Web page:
Revolution or Restoration? European Unity and the Politics of the Postwar Human Rights Moment

Sunday, January 5, 2014: 11:00 AM
Columbia Hall 6 (Washington Hilton)
Marco Duranti, University of Sydney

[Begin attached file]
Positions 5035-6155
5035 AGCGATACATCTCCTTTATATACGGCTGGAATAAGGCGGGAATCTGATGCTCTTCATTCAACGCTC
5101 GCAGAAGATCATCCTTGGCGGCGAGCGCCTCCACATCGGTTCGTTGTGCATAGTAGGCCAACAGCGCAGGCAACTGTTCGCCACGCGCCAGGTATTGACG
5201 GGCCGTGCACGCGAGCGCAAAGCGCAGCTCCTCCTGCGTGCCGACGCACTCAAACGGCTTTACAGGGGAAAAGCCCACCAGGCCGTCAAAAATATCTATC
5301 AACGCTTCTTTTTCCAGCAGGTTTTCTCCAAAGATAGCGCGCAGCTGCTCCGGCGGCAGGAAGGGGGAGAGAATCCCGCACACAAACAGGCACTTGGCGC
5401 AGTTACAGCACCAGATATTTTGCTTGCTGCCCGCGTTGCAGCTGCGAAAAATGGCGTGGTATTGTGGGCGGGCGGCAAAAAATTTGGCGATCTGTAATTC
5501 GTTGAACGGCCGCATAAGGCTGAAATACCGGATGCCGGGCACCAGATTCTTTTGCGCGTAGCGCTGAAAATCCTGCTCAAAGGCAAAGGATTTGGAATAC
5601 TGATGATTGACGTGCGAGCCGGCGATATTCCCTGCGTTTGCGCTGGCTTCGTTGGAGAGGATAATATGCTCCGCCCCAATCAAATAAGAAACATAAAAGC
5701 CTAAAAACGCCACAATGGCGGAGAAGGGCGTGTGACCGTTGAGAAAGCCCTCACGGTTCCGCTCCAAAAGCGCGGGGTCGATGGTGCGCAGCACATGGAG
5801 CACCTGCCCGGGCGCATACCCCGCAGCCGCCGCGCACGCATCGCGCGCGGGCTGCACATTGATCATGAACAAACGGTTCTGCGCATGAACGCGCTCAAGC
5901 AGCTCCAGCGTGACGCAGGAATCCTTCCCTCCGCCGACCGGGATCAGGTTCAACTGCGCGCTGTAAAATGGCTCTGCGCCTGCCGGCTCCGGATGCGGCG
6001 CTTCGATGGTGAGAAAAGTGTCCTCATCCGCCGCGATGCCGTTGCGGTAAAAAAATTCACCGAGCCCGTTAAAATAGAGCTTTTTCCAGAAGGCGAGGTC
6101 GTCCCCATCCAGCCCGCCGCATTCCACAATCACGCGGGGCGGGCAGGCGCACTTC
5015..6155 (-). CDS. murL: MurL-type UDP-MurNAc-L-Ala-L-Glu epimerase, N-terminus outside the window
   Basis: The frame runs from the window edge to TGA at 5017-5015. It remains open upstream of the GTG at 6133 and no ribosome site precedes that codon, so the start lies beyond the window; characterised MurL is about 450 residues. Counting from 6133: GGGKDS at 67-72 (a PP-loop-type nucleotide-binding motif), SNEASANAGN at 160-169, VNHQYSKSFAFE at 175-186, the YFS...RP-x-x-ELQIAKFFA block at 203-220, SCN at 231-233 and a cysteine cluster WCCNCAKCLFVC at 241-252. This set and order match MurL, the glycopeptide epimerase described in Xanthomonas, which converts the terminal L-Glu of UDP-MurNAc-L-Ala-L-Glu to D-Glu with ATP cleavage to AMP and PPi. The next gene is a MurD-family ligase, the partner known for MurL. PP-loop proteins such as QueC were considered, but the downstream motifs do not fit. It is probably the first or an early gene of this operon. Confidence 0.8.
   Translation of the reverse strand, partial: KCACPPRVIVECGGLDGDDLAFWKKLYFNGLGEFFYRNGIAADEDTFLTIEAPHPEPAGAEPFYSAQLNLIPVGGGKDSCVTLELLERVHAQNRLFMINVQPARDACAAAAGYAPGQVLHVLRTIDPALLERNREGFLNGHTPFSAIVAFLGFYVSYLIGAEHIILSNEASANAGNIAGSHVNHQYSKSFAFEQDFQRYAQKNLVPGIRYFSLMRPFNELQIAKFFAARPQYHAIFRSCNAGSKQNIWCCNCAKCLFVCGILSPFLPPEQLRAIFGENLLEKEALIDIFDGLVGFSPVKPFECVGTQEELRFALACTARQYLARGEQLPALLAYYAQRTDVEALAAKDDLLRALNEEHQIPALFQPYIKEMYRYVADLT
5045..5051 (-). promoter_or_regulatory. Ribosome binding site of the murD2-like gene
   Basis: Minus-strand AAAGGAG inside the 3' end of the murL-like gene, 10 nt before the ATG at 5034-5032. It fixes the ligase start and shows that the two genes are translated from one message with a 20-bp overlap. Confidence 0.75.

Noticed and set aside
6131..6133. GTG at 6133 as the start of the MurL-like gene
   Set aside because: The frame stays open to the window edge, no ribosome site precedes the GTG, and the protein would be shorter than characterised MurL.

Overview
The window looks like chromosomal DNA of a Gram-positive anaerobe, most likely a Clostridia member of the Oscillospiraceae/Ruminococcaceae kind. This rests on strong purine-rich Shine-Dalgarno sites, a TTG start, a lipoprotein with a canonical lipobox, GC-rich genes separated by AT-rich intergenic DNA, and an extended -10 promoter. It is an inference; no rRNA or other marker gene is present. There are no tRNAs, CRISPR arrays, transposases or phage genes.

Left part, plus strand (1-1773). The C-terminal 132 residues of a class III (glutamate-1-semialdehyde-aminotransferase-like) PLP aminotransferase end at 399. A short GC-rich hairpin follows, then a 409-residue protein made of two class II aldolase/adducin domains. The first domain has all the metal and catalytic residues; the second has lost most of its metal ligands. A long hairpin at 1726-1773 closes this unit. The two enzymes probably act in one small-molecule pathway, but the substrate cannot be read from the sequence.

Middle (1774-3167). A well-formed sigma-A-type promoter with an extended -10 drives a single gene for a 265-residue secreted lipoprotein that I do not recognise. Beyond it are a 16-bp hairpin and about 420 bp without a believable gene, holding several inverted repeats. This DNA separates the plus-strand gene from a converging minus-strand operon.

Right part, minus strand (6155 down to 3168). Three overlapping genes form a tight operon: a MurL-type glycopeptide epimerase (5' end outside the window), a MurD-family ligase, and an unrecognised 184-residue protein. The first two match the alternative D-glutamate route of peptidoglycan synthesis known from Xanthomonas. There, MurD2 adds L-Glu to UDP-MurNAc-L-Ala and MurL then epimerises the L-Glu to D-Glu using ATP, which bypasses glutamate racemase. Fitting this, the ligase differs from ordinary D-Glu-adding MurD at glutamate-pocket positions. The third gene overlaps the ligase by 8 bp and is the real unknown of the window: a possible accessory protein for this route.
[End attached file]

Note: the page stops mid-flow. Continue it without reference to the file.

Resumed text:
This paper investigates why Western European conservatives enthusiastically championed the establishment of a European Court of Human Rights in the aftermath of the Second World War.  It argues that the postwar campaign for the creation of a European human rights regime began as a thinly veiled attempt to rehabilitate a range of controversial and discredited conservative policies: orthodox economic liberalism, agrarian corporatism, state-financed Catholic education and amnesty for those accused of collaboration with the Axis enemy. The framing of European human rights law in the late 1940s allowed a transnational network of conservative elites operating within European unity movements to fashion an alternative political landscape where contested views at home could be enshrined as universal principles or European values.  Figures on the Right, particularly those in Britain and France, sought to recast their interwar politics as revolutionary programs for the spiritual unification of Europe under a system of supranational justice. European human rights law constituted a twin challenge to the postwar welfare state by two constellations of anti-statist conservatives – one liberal and the other communitarian – both deeply fearful of the allegedly totalitarian impulses of socialism and majoritarian democracy. The 1950 European Convention on Human Rights originated as a countercurrent to the postwar social democratic consensus, marking a restoration of an older conservative politics as much as a revolution in international norms.
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